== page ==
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    Students recognize teachers who made an impact

    [Baillie Award Westbrook]
    Marina Westbrook, second from left, an English and drama teacher at Sacred Heart High School in Stittsville, Ont. received the Baillie Award for Excellence in Secondary School Teaching during a convocation ceremony presided over by Principal Daniel Woolf, left, Chancellor Jim Leech, second from right, and Rector Mike Young. (University Communications)

    Teachers can have a lasting, positive impact and graduating students at Queen’s University are able to acknowledge the support they received from their high school teachers thanks to the Baillie Award for Excellence in Secondary School Teaching.

    Each year during spring convocation, Baillie Awards are presented, following a nomination and selection process. The award was established by Chancellor Emeritus A. Charles Baillie and provides undergraduate students in their graduating year the chance to honour educators who have had a decisive and formative influence on them.

    “The Baillie Award for Excellence in Secondary School Teaching is a wonderful opportunity for graduating students to honour a high school teacher who supported them on their path to higher education at Queen’s,” says Ann Tierney, Vice-Provost and Dean of Student Affairs. “The university is grateful to Mr. Baillie for establishing this program in recognition of the positive influence that so many secondary school teachers have on their students.”

    One of this year’s recipients is Marina Westbrook, an English and drama teacher at Sacred Heart High School in Stittsville, Ont., who was nominated by Charlotte Orzel (Artsci’15). Ms. Orzel says she applied the writing, analytical and critical thinking skills she learned from Ms. Westbrook throughout her time at Queen’s and credits her former teacher with igniting her understanding of the importance of storytelling in life and society.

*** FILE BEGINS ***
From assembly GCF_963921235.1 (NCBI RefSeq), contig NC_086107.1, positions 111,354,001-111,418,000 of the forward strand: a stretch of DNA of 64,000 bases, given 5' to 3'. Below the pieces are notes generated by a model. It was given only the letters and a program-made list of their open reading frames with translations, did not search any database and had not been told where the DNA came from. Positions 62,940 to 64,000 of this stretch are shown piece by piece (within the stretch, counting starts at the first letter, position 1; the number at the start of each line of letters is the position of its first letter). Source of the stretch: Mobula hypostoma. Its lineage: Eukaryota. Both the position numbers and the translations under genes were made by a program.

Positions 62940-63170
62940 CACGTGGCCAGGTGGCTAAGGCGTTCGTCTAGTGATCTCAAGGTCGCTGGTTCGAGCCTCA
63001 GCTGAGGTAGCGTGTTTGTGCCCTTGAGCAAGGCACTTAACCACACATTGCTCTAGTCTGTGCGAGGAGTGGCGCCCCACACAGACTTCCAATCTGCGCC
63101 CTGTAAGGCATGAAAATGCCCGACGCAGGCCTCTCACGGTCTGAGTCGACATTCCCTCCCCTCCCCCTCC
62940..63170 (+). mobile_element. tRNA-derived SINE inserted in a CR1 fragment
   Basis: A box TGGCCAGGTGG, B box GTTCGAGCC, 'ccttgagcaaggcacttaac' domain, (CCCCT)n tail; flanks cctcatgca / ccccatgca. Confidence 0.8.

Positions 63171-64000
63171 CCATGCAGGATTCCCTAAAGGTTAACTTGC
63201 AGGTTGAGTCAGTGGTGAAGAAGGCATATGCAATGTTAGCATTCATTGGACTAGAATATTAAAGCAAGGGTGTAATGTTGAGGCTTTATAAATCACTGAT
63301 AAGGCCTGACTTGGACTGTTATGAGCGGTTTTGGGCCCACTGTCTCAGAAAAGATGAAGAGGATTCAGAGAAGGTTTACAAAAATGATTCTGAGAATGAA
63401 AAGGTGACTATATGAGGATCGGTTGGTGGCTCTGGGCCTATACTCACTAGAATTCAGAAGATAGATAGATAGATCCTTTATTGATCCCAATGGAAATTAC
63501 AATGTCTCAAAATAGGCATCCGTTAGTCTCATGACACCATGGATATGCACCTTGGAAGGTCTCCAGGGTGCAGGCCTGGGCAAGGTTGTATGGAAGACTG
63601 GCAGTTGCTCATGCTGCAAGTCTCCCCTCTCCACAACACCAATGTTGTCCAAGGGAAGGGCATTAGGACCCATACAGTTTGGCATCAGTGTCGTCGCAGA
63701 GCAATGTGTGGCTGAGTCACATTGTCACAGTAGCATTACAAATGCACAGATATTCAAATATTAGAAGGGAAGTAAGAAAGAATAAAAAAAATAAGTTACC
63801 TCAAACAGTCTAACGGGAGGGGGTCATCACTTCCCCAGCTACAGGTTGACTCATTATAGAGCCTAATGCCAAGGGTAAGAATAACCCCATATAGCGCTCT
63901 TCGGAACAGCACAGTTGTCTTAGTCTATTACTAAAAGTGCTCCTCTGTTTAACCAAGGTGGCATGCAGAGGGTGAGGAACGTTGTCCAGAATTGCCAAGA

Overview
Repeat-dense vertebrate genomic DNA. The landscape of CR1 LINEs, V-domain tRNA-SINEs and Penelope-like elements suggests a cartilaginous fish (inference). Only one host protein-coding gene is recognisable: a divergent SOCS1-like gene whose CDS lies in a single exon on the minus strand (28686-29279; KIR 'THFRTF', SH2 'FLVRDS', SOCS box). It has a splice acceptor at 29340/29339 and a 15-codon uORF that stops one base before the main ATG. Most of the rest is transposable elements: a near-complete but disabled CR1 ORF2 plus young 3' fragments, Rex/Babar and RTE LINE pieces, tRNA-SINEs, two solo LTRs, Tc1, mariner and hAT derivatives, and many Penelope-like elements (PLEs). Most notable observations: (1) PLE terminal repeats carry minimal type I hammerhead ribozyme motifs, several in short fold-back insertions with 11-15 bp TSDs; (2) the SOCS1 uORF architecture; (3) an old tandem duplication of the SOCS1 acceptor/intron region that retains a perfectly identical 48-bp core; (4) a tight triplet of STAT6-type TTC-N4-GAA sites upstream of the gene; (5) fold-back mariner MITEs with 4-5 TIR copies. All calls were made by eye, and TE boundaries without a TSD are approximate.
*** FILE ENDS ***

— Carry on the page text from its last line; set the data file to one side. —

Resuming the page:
“Whenever someone asks why I study film, I don’t tell them about my favourite director, a formative viewing of Bergman, or even a compelling lecture from Film 110,” Ms. Orzel says. “Instead, I tell them about my high school English teacher.”

    This year’s recipients also include:

    • Francesco Malfitano, Physical Education, Religion, and Geography teacher at St. Joseph’s College School in Toronto, nominated by Jennifer Taylor, (Sc’15)
    • Brian Rowe, History, Canadian and World Studies teacher at Brock High School in Cannington, Ont., nominated by Joshua Jones (Artsci’15)
    • William Code, Chemistry, Science and Music teacher at West Carleton Secondary School in Dunrobin, Ont., nominated by Hailey Ventola, (Artsci’15)
    • Andrew Culberson, Independent Study teacher and Guidance Counsellor at Fredericton High School in Fredericton, N.B, nominated by Alisha Virmani, (Artsci’15)

    More information about the Baillie Awards is available on the Student Affairs website.